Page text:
This issue of XML Daily Newslink is sponsored by:
IBM Corporation http://www.ibm.com
- Liberty Alliance Specifications: Privacy Constraints and CARML Profile
- XML Fever: Beware of Exaggerated Claims
- SAML V2.0 Information Card Token Profile
- Interview: David Baron on Firefox 3 and W3C Standards
- Public Review Draft: User Interface Markup Language (UIML) Version 4.0
- W3C Issues Last Call for XML Schema Definition Language (XSD) 1.1
- Open Source WSO2 Registry 1.1 Released
- Standardization as a Collective Loss of Imagination?
Liberty Alliance Specifications: Privacy Constraints and CARML Profile
Staff, Liberty Alliance Announcement
Liberty Alliance has announced the first public release of components of the Liberty Identity Governance Framework. Developed with wide cross-industry support, the Liberty Identity Governance Framework (IGF) is the industry's first programmatic and auditable open standards-based initiative designed to help organizations better govern and protect identity-related employee, customer and partner information as it flows across heterogeneous applications and networks. The IGF helps organizations meet regulatory requirements such as the European Data Protection Initiative, Gramm-Leach-Bliley Act, PCI Security Standard, and Sarbanes-Oxley by allowing enterprises to more easily determine and control how identity information, including personally identifiable information (PII), is used, stored and propagated across diverse systems, helping to ensure the information is easily auditable and not abused, compromised or misplaced. For example, with the IGF, an enterprise that may require customers to submit a social security number as part of account registration, could easily monitor which applications need to have access to social security numbers to ensure that only authorized credit verification services have direct access to this information. Two draft specifications are included in today's release: (1) CARML Specification" The CARML specification is a policy format that applications, devices, and services can use to characterize required identity data, coupled with privacy constraints governing use. It allows auditors and deployers to understand what identity information an application requires so that services can be deployed flexibly over enterprise identity architectures based on LDAP, Liberty SAML 2.0 Federation, WS-Trust, and Liberty Web Services (ID-WSF). (2) Privacy Constraints Specification: The Privacy Constraints specification provides a means of expressing commitments and obligations about identity data. It defines a small set of privacy terms, concerned with purpose, propagation, storage and display of identity data, which can be further profiled for use by industry verticals and national jurisdictions... Ongoing IGF standards development is taking place within the Liberty Alliance Technology Expert Group and OpenLiberty.org, a community driven open source project formed to facilitate the development of interoperable, secure and privacy-respecting identity-enabled applications based on Liberty Alliance specifications.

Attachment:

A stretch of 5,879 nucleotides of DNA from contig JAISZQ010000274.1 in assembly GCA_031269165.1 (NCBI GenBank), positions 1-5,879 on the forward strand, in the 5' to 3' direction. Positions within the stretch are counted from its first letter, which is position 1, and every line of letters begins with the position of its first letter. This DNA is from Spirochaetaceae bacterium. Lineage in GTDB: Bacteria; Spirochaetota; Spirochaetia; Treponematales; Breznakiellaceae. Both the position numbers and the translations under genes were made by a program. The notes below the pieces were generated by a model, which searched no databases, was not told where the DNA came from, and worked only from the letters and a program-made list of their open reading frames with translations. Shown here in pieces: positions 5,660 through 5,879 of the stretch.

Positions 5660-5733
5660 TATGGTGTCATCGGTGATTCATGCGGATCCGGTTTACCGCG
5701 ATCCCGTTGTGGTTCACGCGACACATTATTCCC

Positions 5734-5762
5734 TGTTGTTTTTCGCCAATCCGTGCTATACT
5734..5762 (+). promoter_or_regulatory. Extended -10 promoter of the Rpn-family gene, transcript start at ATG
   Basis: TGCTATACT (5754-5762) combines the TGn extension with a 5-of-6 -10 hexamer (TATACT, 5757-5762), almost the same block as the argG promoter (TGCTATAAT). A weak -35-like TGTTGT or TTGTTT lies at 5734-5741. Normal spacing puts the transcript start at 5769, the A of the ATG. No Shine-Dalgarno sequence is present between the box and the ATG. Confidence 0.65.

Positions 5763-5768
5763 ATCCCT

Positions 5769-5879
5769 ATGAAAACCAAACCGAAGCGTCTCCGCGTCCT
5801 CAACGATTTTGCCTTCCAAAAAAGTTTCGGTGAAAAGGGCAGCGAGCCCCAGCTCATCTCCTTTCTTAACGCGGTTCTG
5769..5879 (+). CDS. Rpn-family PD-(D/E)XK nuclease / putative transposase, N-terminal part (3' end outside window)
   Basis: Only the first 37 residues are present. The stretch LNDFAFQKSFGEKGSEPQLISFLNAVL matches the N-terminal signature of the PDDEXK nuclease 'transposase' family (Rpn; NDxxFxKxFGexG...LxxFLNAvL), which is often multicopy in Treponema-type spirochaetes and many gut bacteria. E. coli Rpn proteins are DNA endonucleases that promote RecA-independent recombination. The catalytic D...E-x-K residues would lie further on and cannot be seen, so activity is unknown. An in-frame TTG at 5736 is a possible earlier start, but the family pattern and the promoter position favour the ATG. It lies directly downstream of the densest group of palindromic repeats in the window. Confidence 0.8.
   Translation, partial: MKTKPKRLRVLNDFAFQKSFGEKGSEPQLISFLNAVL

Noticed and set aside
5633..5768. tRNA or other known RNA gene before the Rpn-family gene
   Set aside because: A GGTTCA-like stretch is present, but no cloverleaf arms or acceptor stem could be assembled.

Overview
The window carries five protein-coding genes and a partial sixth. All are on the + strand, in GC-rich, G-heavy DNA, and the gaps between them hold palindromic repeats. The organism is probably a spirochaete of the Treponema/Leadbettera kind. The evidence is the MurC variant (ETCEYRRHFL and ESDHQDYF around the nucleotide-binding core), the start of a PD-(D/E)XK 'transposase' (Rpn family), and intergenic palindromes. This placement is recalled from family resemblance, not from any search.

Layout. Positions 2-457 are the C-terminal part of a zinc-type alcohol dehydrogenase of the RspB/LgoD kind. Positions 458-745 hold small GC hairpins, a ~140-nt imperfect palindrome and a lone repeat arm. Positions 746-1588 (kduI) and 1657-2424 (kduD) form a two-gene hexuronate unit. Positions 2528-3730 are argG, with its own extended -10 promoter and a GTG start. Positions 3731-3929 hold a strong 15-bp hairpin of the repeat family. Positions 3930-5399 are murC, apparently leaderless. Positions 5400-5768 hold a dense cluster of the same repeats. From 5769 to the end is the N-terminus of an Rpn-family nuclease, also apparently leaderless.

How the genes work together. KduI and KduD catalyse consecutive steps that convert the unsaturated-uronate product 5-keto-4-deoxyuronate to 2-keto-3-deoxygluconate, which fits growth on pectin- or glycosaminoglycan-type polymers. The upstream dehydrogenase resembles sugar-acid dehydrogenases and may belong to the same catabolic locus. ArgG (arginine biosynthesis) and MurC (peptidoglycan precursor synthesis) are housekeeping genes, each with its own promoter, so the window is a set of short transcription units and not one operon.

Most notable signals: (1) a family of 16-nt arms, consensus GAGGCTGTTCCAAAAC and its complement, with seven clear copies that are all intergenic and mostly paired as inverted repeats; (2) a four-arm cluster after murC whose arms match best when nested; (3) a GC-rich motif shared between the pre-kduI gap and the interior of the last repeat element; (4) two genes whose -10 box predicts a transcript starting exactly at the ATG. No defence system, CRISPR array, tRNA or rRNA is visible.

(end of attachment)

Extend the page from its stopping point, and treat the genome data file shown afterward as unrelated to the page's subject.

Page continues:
See also: Liberty Alliance references
XML Fever: Beware of Exaggerated Claims
Erik Wilde and Robert J .Glushko, XML.com
"XML Fever" was published in the July 2008 issue of the journal 'Communications of the ACM (CACM)'. "The Extensible Markup Language (XML), which just celebrated its tenth birthday, is one of the big success stories of the Web. Apart from basic Web technologies (URIs, HTTP, and HTML) and the advanced scripting driving the Web 2.0 wave, XML is by far the most successful and ubiquitous Web technology. With great power, however, comes great responsibility, so while XML's success is well earned as the first truly universal standard for structured data, it must now deal with numerous problems that have grown up around it. These are not entirely the fault of XML itself, but instead can be attributed to exaggerated claims and ideas of what XML is and what it can do... When someone first learns about it, XML may seem like the hammer in the cliche about everything looking like a nail. Those of us who teach XML, write about it, or help others become effective users of it, however, can encourage a more nuanced view of XML tools and technologies that portrays them as a set of hammers of different sizes, with a variety of grips, heads, and claws. We need to point out that not everyone needs a complete set of hammers, but information architects should know how to select the appropriate hammer for the kind of hammering they need to do. And we should always remember that pounding nails is only one of the tasks involved in design and construction. XML has succeeded beyond the wildest expectations as a convenient format for encoding information in an open and easily computable fashion. But it is just a format, and the difficult work of analysis and modeling information has not and will never go away.
See also: the full preprint version
SAML V2.0 Information Card Token Profile
Scott Cantor (ed), OASIS Working Draft